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I am writing an application that requires me to take a proprietary bitmap format (an MVTec Halcon HImage) and convert it into a System.Drawing.Bitmap in C#.

The only proprietary functions given to me to help me do this involve me writing to file, except for the use of a "get pointer" function.

This function is great, it gives me a pointer to the pixel data, the width, the height, and the type of the image.

My issue is that when I create my System.Drawing.Bitmap using the constructor:

new System.Drawing.Bitmap(width, height, stride, format, scan)

I need to specify a "stride" that is a multiple of 4. This may be a problem as I am unsure what size bitmap my function will be hit with. Supposing I end up with a bitmap that is 111x111 pixels, I have no way to run this function other than adding a bogus column to my image or subtracting 3 columns.

Is there a way I can sneak around this limitation?

62

This goes back to early CPU designs. The fastest way to crunch through the bits of the bitmap is by reading them 32-bits at a time, starting at the start of a scan line. That works best when the first byte of the scan line is aligned on a 32-bit address boundary. In other words, an address that's a multiple of 4. On early CPUs, having that first byte mis-aligned would cost extra CPU cycles to read two 32-bit words from RAM and shuffle the bytes to create the 32-bit value. Ensuring each scan line starts at an aligned address (automatic if the stride is a multiple of 4) avoids that.

This isn't a real concern anymore on modern CPUs, now alignment to the cache line boundary is much more important. Nevertheless, the multiple of 4 requirement for stride stuck around for appcompat reasons.

Btw, you can easily calculate the stride from the format and width with this:

        int bitsPerPixel = ((int)format & 0xff00) >> 8;
        int bytesPerPixel = (bitsPerPixel + 7) / 8;
        int stride = 4 * ((width * bytesPerPixel + 3) / 4);
  • 2
    This is the correct answer; plus one all day. Here's more on calculating stride: stackoverflow.com/questions/1983781/…. – jason Feb 2 '10 at 18:17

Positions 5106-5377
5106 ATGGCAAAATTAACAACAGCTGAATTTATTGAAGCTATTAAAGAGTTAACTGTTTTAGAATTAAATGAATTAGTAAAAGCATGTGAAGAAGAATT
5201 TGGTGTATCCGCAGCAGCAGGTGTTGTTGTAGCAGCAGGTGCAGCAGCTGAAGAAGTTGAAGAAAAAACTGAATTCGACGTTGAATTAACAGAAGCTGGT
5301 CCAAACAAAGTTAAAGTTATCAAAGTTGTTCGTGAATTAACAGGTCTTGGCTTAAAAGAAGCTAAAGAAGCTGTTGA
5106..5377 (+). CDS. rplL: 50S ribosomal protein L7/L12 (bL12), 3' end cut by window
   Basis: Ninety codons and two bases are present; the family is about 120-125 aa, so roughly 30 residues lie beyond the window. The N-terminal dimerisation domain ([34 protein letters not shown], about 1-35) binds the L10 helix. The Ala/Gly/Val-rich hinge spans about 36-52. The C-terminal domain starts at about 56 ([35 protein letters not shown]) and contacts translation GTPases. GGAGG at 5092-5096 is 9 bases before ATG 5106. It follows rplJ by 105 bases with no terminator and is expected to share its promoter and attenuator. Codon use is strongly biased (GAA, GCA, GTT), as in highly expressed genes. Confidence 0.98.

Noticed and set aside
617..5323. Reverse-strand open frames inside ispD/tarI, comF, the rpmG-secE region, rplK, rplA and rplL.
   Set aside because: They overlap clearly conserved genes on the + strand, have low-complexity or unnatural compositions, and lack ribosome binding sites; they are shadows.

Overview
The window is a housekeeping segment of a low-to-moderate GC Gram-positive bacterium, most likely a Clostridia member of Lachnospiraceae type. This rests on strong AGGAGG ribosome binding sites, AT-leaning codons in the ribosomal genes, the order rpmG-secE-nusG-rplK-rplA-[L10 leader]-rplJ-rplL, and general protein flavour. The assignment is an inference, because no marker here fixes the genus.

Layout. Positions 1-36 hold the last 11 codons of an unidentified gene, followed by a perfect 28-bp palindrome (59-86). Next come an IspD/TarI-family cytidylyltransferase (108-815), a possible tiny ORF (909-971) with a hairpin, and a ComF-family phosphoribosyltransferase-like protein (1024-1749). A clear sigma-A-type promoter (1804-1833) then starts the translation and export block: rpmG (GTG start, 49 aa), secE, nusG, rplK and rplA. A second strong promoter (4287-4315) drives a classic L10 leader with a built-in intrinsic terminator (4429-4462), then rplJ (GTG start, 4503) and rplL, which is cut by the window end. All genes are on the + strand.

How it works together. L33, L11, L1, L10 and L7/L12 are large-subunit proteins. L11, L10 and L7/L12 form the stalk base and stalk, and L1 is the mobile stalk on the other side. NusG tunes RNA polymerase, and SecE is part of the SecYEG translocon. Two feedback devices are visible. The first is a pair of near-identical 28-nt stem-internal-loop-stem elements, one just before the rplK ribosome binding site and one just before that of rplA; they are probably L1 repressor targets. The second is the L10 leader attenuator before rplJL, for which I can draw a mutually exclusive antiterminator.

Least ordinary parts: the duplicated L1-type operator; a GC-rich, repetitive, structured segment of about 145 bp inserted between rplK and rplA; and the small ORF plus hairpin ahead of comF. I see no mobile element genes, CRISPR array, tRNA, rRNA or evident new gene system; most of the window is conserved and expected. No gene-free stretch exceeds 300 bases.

• So, I should most likely try to change my image format. Right now I'm using something that stores each pixel as a single byte. Having said that, I suppose I can't use that Bitmap constructor as there is no image type that just takes a single byte and doesn't rely on a wonky color map. – Gorchestopher H Feb 2 '10 at 18:50
  • That's correct, 8bpp requires a palette. GDI+ does not support them well, it will give you no end of hassle. You can sorta get it going by loading an existing 8bpp image to get started. You can steal its palette entries or LockBits it directly if it has the right size. Or synthesize one in a MemoryStream. – Hans Passant Feb 2 '10 at 19:17
  • Thank you all for your input. I ended up making my own palette, and for now I'm just going to force my image width to be a multiple of 4. – Gorchestopher H Feb 3 '10 at 2:34
  • @HansPassant hi! I'm interested in understanding why the first byte of the scanline has to be aligned on a 32-bit address boundary and I'm not sure I could get that well from the answer. could you please provide more detailed resources on that? thanks! – Kareem May 25 '15 at 0:26
3

A much easier way is to just make the image with the (width, height, pixelformat) constructor. Then it takes care of the stride itself.

Then, you can just use LockBits to copy your image data into it, line by line, without bothering with the Stride stuff yourself; you can literally just request that from the BitmapData object. For the actual copy operation, for each scanline, you just increase the target pointer by the stride, and the source pointer by your line data width.

Here's an example where I got the image data in a byte array. If that's completely compact data, your input stride is normally just the image width multiplied by the amount of bytes per pixel. If it's 8-bit paletted data, it's simply exactly the width.